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Courtesy Murder, Blood Hook, Fear
The Earl

Text and photos by Frederick Noble

There wasn't much notice given for FEAR at The Earl. I think I got an email 4 or 5 days in advance. I didn't expect much of a crowd with short notice and on a Monday night, so I wasn't surprised to see only a handful of people there for the opening act, local band Courtesy Murder.

I'd seen them at Corndogorama and hadn't really enjoyed them in the hot, outdoor environment but in the cool, dark confines of The Earl the sound has the compression it needs to make you feel it, literally. Musically, I think they're a strange merge of System of a Down's precise, speedy metallic sounds with lots of scales with Offspring's harmonies and hooky choruses. No, I don't particularly like either of those bands, but I could get to like Courtesy Murder. They wrapped up the set with a killer cover of Judas Priest's Breaking the Law, complete with the ear-splitting high note finale.

Despite my expectations, a few more people trickled in. Then a few more. Then when I stepped out to the bar for a beverage I noticed a massive crowd outside, obviously waiting on the opening acts to finish.

Which was their loss. Bloodhook, from Van Nuys, CA, were pretty good.

I don't know if they are named after the mid-80's Troma film. Apologies for overusing "they sound like", but Bloodhook swing from growly Motorhead to nasal Green Day, backed by a punchy rhythm section.

They were fine opening acts, but obviously just the opening acts. Seriously, who could compete with the likes of Fear? Even Bloodhook, who have been on tour with Fear for a while, seemed to be humbled when the lead singer announced, "Next up, Fear. Man, I never get tired of saying that!"

Lee Ving turns 60 next year and it shows. Heck, he wasn't a young man when FEAR formed in 1977. Unfortunately, the riotous conditions in front of the stage kept me from getting a good photo, but Lee is showing the wear of decades of decadence. But don't let the lines and dyed hair fool you - Lee can, and will, still kick yer ass.

In fact, at some point someone tossed a can or cup over Lee's head and Mr. Ving stopped, "OK, who is the cowardly motherfucker that threw something at me?!" He challenged the invisible opponent to step up and face him. A few people stepped aside and a skinny kid, all of 23 years old maybe, hopped up on stage with a dopey look on his face as if to apologize or maybe even just laugh it off. Lee grabbed him by the throat and tossed him to the bouncer, who escorted the young man out the back door like a sack of empty beer cans. Lee grinned, said a few more colorful words, and charged right back into the set.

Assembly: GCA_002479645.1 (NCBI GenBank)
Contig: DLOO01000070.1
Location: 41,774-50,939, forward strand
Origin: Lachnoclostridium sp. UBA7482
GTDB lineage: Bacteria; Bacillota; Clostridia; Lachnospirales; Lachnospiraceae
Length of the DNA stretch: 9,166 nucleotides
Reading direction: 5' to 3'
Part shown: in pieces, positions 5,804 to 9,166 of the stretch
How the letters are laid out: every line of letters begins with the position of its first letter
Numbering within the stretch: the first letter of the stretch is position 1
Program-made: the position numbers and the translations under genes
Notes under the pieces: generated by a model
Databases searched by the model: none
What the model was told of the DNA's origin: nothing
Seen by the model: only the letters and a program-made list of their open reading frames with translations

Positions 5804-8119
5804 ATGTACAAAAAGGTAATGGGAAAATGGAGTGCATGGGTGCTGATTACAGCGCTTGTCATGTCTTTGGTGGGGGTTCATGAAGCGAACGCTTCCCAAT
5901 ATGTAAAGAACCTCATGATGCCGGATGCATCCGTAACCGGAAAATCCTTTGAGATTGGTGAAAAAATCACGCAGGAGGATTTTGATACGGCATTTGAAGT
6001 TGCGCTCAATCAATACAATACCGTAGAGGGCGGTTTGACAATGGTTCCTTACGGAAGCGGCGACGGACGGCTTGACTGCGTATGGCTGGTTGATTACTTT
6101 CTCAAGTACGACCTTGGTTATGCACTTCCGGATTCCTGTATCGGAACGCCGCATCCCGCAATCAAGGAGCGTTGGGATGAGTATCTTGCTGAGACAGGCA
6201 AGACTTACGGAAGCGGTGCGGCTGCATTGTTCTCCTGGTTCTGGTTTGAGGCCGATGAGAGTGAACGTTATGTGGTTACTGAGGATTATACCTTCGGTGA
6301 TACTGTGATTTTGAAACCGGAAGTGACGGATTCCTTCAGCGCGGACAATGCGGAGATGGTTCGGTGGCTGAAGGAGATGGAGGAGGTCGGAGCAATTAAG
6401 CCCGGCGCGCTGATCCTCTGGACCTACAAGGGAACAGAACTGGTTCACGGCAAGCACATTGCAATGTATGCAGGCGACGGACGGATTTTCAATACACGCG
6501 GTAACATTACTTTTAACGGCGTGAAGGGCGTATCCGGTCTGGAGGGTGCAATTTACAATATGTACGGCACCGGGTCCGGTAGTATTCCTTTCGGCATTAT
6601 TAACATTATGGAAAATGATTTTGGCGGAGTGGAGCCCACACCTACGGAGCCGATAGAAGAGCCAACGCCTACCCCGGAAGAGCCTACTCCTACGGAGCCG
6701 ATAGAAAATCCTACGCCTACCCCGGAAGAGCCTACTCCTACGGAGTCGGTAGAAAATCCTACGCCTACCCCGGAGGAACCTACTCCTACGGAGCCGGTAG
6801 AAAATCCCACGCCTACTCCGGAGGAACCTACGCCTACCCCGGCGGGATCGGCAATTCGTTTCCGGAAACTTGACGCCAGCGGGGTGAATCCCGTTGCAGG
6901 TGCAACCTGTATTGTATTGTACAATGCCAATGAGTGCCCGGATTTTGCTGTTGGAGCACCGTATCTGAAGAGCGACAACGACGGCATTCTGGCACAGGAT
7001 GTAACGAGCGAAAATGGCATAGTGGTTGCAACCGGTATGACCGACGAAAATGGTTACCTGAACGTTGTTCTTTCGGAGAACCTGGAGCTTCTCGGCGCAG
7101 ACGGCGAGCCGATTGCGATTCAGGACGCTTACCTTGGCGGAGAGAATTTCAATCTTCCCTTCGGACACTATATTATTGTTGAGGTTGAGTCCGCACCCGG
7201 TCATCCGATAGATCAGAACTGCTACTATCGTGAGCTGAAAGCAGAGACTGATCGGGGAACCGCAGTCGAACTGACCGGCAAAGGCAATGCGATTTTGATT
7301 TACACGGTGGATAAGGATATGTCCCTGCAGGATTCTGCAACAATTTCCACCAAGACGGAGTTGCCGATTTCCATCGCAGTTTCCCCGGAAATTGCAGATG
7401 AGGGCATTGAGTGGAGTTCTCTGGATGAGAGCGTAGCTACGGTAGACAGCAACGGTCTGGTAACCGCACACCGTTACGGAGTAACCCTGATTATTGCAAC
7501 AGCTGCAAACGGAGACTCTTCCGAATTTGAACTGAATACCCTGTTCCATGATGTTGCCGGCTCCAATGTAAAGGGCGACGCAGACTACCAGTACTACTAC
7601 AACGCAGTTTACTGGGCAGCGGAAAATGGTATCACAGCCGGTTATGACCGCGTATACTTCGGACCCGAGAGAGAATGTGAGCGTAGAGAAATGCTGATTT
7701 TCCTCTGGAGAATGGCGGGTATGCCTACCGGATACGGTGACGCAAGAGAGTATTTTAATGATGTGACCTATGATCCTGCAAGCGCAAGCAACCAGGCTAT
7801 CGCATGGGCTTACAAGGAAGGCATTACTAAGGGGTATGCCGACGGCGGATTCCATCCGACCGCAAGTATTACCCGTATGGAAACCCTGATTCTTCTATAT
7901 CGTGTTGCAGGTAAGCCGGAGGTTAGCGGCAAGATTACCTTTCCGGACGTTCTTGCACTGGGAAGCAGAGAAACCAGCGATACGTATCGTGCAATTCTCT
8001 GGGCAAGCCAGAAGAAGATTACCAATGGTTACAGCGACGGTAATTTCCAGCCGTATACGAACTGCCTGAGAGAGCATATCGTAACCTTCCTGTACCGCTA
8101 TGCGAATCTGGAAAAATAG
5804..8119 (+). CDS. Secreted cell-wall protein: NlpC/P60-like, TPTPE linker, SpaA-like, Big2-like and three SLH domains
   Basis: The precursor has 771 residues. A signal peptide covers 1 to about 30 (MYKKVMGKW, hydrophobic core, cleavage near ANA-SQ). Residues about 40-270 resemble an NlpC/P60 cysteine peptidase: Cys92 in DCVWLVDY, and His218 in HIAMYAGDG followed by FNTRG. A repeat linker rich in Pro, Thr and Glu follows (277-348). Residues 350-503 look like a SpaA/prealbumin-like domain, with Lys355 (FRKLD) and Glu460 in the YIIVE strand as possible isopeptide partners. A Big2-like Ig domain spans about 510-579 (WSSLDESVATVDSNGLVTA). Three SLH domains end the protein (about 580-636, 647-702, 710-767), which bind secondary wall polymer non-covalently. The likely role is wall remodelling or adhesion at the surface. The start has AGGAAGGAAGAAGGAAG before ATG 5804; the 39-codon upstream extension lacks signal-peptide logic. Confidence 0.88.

You might remember this band from such films as Repo Man - the loudest, fastest, angriest portions of the soundtrack. If you're really old you might remember their legendary performance on Saturday Night Live, cut off halfway through one of their less TV-friendly tunes. Or if you're ancient, like a few folks in the crowd, you might have actually seen Fear back in the day.

Most folks were not that old. In fact, I'd say most of the fans in attendance weren't even born when Fear formed. Some probably weren't born when Fear hit their peak in the early 80's. But that didn't make them any less appreciative. Within seconds an energetic, and occasionally violent, mosh pit filled the middle of the room.

The band - well, Lee Ving and whoever he has behind him these days, charged through Fear's greatest hits and misses with gusto, never missing a beat. (I'm pretty sure the bassist backed Dick Dale the last two times I saw him, so he was obviously used to playing loud and fast.)

They did a single song encore and wrapped things up right at midnight with jokes about how Lee's parole officer wanted him off the streets. The sweaty crowd filed out the door to stand on the sidewalk, all grinning.

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